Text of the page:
Paisley and the DUP – past, present and future

Since its foundation and most of its history, Paisley was the DUP and at times serious doubts if it could continue in his absence. The gains and growth of the DUP in the last decade have banished any doubts. During that period of expansion Paisley was seen as a help and hindrance to its growth, the foundation stone on which the party was built however a millstone around its neck when trying to attract significant sections of UUP voters. It raises the obvious questions of when will the Paisley era end and to whom will the post-Paisley mantle fall too?Paisley (and his family) are of a strong mind that his era is far from over. He has stated his intention to serve a full-term as Northern Ireland’s First Minister. During the speculation of a general election he confirmed his intention to seek another term as MP for North Antrim. He also tried, unsuccessfully, to face down internal opposition in the Free Presbyterian church but even then hinted at a possible return.

In her review of 07 and predictions for 08 Suzanne Breen speculates that 2008 could be the end of the Paisley era but not an easy option:

“Although he’s now 81, Paisley says he intends to see out his four years in office and has no intention of handing over…Some in the DUP have a different view and point to Paisley’s effective ousting in September as Free Presbyterian moderator…prising Paisley out of Stormont will prove altogether harder.”

Breen also speculates that in terms of the ‘pretenders’ to the throne 2007 was the year that Peter Robinson took a clear lead over the other potential leaders.

“This was the year when Peter Robinson moved well ahead of his rivals. With a meticulous eye for detail and unsurpassed organisational abilities, Robinson was made to be a minister and has excelled himself in the finance department. His professionalism and competence have won him admiration from even those in the fundamentalist wing of the party, who had long disliked him because of his eagerness for a political deal.”

However, the high estimation of the media, civil servants or MLAs does not always mean similar warming of the grassroots (although DUP rules mean a leadership contest need not go to the broader membership). The appreciation of the first two are often taken as grounds for suspicion by sections of the grassroots. His role as the highly efficient internal enforcer within the DUP has left many a bruised ego and simmering resentments. Neither may leadership rivals see the situation as so clear-cut. It has also been a general rule among leading DUP members avoided leadership speculation like the plague for fear of Paisley’s and his supporters ire. If that rule changes in 2008 then the sands have genuinely started to shift.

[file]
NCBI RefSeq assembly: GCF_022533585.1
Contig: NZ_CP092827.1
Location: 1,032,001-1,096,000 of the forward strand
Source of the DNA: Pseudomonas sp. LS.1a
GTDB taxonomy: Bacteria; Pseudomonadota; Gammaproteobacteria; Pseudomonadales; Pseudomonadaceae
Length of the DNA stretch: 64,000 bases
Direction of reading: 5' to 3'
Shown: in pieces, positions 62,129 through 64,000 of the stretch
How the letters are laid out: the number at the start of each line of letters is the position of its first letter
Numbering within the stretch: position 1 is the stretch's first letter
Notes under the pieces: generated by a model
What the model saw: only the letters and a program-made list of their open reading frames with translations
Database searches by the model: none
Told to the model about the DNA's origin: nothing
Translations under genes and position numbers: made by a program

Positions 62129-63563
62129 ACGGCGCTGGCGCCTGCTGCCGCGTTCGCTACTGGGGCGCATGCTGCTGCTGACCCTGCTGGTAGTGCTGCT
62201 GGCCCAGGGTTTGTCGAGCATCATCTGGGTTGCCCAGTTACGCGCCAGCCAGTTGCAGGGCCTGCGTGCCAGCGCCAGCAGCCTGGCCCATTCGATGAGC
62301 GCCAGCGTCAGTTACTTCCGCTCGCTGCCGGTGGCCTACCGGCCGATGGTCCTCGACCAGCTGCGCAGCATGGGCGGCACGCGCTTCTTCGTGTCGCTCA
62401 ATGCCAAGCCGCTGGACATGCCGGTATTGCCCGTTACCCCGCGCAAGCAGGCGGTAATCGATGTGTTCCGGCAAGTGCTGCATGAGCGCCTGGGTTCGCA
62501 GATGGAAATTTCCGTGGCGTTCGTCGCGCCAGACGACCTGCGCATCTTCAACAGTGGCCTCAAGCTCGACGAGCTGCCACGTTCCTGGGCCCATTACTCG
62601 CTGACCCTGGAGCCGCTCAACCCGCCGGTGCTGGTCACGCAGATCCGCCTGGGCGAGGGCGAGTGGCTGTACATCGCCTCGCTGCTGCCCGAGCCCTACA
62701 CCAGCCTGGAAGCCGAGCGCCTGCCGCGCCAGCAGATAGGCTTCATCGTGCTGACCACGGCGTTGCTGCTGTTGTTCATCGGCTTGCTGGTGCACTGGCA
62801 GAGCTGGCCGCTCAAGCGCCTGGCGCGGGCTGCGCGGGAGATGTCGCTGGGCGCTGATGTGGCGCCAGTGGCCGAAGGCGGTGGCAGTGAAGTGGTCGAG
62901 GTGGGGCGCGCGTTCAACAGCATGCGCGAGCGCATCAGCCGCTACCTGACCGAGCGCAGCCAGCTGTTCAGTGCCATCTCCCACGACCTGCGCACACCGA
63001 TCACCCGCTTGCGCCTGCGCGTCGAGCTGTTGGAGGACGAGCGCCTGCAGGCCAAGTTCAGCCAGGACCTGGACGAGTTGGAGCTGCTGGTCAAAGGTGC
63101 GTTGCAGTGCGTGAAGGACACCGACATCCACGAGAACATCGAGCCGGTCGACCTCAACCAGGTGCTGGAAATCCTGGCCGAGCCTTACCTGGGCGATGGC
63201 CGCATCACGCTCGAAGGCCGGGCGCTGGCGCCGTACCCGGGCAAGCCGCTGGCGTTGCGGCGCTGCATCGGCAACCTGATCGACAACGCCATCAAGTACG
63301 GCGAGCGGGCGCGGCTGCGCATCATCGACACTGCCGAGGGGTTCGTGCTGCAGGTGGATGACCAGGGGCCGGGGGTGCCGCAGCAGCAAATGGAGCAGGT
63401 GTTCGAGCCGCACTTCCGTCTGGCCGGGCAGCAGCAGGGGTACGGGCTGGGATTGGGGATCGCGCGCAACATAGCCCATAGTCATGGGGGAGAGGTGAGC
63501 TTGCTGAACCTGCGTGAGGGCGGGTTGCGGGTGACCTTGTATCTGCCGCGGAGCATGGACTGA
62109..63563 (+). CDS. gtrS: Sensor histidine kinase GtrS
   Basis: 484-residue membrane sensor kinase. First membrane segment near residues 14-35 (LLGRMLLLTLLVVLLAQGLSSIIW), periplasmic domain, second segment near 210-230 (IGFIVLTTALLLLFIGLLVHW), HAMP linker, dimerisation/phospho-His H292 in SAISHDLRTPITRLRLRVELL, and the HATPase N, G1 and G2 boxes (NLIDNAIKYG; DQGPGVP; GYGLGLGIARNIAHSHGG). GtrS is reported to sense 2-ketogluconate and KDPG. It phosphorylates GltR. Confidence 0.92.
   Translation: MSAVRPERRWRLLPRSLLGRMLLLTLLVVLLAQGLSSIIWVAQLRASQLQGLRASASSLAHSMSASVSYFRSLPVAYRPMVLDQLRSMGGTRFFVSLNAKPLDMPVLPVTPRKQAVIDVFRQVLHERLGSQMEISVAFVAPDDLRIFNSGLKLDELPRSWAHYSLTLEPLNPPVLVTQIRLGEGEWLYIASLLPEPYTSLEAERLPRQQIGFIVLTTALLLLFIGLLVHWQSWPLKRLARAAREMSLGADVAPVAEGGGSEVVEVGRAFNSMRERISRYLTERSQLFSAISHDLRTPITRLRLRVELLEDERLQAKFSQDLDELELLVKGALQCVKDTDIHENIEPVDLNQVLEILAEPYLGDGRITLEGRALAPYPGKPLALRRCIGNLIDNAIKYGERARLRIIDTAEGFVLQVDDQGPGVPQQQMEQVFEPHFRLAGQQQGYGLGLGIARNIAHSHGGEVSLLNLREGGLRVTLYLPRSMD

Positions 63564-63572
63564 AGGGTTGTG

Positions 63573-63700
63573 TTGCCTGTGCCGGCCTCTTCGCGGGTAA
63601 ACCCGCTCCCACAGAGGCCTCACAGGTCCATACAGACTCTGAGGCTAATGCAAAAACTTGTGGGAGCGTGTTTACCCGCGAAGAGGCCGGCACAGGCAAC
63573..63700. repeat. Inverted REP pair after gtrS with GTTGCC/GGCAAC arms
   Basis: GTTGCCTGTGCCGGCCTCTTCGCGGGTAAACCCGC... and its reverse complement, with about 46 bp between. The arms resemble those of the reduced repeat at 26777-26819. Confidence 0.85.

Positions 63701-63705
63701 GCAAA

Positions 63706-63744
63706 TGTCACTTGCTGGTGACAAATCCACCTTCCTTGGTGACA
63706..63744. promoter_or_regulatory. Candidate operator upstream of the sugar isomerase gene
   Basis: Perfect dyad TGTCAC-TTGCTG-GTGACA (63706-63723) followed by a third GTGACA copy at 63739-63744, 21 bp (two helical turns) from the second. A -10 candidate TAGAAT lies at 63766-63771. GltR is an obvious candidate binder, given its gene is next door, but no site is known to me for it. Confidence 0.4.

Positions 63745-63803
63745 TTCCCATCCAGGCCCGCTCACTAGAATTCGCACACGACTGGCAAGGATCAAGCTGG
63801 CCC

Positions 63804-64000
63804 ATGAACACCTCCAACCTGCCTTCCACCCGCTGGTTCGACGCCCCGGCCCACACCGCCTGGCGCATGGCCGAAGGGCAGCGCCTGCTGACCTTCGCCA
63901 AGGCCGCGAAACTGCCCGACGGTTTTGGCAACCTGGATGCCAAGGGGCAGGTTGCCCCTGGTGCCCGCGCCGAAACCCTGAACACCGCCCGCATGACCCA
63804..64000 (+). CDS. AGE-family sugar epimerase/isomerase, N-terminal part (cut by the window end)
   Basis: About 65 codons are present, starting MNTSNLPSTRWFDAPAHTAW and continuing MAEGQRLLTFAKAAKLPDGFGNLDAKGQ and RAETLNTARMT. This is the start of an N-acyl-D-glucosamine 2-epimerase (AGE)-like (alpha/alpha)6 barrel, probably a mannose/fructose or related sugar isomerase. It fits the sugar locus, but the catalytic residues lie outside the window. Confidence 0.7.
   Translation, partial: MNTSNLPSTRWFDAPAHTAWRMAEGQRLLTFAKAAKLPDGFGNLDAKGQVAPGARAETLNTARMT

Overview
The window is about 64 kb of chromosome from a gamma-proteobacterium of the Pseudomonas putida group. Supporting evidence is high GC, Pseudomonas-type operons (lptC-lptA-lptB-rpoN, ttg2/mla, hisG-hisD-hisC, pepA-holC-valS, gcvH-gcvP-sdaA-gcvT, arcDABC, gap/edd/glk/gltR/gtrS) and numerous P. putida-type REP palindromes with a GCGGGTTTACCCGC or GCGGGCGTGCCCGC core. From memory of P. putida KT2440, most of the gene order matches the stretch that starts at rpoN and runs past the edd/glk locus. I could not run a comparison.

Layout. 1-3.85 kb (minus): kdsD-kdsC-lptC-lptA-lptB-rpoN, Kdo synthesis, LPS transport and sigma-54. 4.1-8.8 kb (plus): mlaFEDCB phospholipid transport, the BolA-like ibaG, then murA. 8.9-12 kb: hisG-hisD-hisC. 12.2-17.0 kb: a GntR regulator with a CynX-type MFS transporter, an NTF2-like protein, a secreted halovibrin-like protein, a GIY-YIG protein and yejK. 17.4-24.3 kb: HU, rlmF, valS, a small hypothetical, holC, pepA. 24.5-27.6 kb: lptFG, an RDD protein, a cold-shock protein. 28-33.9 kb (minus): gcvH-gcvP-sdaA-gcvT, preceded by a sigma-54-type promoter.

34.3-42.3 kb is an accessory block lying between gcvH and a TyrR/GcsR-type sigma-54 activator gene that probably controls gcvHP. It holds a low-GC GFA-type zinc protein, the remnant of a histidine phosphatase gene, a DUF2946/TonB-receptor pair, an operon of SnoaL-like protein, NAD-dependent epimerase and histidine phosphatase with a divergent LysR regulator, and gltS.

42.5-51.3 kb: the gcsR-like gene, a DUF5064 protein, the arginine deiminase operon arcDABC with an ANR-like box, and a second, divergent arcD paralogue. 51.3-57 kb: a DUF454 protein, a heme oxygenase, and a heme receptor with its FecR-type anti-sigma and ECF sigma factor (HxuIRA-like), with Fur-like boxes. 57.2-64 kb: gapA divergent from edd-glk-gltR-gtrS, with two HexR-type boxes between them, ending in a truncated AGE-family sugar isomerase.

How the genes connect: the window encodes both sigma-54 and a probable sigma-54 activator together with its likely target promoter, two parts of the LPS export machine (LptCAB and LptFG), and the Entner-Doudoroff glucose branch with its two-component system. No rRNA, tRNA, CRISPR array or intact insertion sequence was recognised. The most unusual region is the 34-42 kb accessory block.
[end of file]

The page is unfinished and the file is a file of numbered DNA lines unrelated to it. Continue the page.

The chuckle brother relationship and Paisley’s unwillingness to tone it down seems to be feeding thoughts of change:

“Paisley proved that he doesn’t do anything by halves. He confounded the sceptics and cynics with his warmth and bonhomie. It’s certainly caused unease among some unionist grassroots. Senior DUP figures privately say Paisley would be better to adopt a more formal, impersonal approach in his relationship with McGuinness.”

A different form of relationship seems to be expected of a new DUP First Minister:

“Robinson at the helm would be totally different from a Paisley premiership. The relaxed nature of the regime would change…A change of leadership wouldn’t necessarily mean fireworks between the DUP and Sinn Fein, but the nature of business could be affected.”

It seems concern about Paisley’s relationship and fear of a gaffe is not restricted to the DUP:

“Similar work is also under way at the NIO press office, where former journalists are running a very successful campaign to keep Ian Paisley away from the cameras in case his current mood of unpredictable sentimentality alarms the DUP grassroots.”

Unstated is the family linkage, with Paisley Snr comes Paisley Jnr around whom the most significant political controversies of 2007 have swirled. 2008 will show whether this pattern continues or not.

Musings in a politically quiet/dead week with columists looking to fill column inches is one thing but seriously thinking about, talking about it and executing it is very complex. However, the DUP has shown itself to be sufficiently ruthless to guarantee its success, could, should and would the same ruthlessness be applied to its co-founder and leader in 2008?